FSM Letter to MM and Mayor in October 2018 as well as the September
2018 RMP presentation by Stellenbosch Municipality at the Mobility Forum,
showing the two possible connections to the Stellenbosch road network; one at the old "Landbousaal" opposite the Faculty of Theology (Pastorie
Street), the other at Danie Craven stadium. Further see a Detailed development
contribution map drawn up by ICE Group, accepted by Council on 31 May 2017. No explanation of these maps is provided in the council agenda.
Eastern Link Road (ELR)
Eastern Link Road 2022 issues and documents
First read the above comments on the "new" 2022 Roads Master Plan.
The Stellenbosch Municipality strategy since at least 2017 has been to build the ELR segment by segment as already set out
in Figure 1 on Page 8 of a FSM Letter to the Mayor and
MM of October 2018 and in Section 3.3.3 of the October 2022 FSM Objection.
- The purpose of the 2022 "update" to the old RMP appears to be to give the Eastern Link Road highest priority:
the road project priorities in the 2022 RMP have been updated from
the 2019 version. Suddenly, the segment of the Eastern Link Road between Paradyskloof and Brandwacht has
been made a High Priority, conveniently in tandem with the current Brandwacht application for rezoning of
Farm 1049 remainder which wants exactly that segment to be built. As pointed out in Section 3.3.2 of the
October 2022 FSM Objection to that Brandwacht application, every housing development
provides a development contribution which is used to finance roadbuilding.
As shown in the Roads Master Plan roads project map and road
project priorities, the following segments together make up the Eastern Link Road:
- SRMP052 from R44 to Wildebosch Road south (Paradyskloof); 2018 cost estimate R9.1m, length 0.95km. It is likely that
the land owner Blaauwklippen Agricultural Estates (BAE) of the relevant Erf 1457/0 of 33 hectares will soon apply
for rezoning also and that this will be used to motivate construction of this ELR segment.
- SRMP053A from Wildebosch Road north across Brandwacht, along Dalsig splitting Welgevallen Proefplaas in half;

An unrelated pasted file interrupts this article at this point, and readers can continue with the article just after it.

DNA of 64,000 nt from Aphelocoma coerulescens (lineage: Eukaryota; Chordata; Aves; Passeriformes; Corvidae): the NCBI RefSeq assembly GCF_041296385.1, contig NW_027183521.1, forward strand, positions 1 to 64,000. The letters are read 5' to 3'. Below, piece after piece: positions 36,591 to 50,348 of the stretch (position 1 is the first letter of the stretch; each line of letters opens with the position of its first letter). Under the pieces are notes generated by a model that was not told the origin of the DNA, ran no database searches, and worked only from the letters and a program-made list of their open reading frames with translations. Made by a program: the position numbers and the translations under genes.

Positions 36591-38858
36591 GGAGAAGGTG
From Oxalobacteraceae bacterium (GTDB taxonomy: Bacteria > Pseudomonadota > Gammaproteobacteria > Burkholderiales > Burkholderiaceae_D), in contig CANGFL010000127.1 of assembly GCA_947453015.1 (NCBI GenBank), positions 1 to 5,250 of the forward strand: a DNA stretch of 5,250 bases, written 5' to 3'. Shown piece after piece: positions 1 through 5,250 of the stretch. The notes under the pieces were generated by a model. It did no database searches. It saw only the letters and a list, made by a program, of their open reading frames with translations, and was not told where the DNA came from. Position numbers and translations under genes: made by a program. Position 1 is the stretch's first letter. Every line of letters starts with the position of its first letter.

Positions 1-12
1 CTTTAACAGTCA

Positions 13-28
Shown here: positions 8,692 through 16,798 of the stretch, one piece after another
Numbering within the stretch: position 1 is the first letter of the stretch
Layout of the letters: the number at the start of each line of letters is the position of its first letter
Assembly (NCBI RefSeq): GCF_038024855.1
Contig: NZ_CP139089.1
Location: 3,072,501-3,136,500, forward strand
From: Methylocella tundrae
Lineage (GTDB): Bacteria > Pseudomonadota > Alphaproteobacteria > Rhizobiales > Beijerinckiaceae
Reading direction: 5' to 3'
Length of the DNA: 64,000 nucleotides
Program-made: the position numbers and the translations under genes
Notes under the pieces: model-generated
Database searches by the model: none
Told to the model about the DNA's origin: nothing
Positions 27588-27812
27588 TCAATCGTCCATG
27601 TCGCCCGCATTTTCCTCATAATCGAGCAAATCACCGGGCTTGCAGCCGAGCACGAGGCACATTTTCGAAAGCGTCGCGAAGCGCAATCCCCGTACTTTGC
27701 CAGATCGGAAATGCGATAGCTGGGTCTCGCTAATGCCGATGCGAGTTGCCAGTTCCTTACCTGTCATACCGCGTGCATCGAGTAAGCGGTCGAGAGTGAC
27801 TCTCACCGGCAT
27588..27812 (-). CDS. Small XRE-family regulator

2018 cost estimate R24.0m, length 2.5km: the segment which the 2022 RMP now prioritises
- SRMP053B connecting Suidwal/Pastorie bridge to the Eastern Link Road;
2018 cost estimate unclear, length unclear
- SRMP055 extends van Rheede Road eastwards to meet with the Eastern Link Road and then turns towards the
Eersterivier; 2018 cost estimate R5.8m, length 0.6km
- SRMP058 is a road bridge across the Eersteriver at Pastorie Road (Theology Faculty);
2018 cost estimate R29.9m, length 0.2km
- SRMP056 would construct a new road between the Doornbosch Street and Piet Retief Street to also connect to Suidwal;
Street, between the Markotter sportsfields and Bloemhof school;
2018 cost estimate R2.5m, length 0.4km
Route maps: see eg the partial Eastern Link Road map by ICE
or the TV3 map.
According to the outdated traffic modelling of the Eastern Link Road it would carry
about 500 vehicles during the morning peak hour, and presumably another 500 in the afternoon, between the R44 through
Paradyskloof and Brandwacht to van Rheede.
The same outdated traffic modelling predicts that by 2040 more than 1300
vehicles in the morning and another 1300 vehicles in the afternoon using the new SRMP055 road segment between van Rheede and Pastorie Roads. That
traffic will pour onto Suidwal, Die Laan, Noordwal and all adjacent roads.
- As explained, the traffic modelling of the Eastern Link Road is outdated but will still be used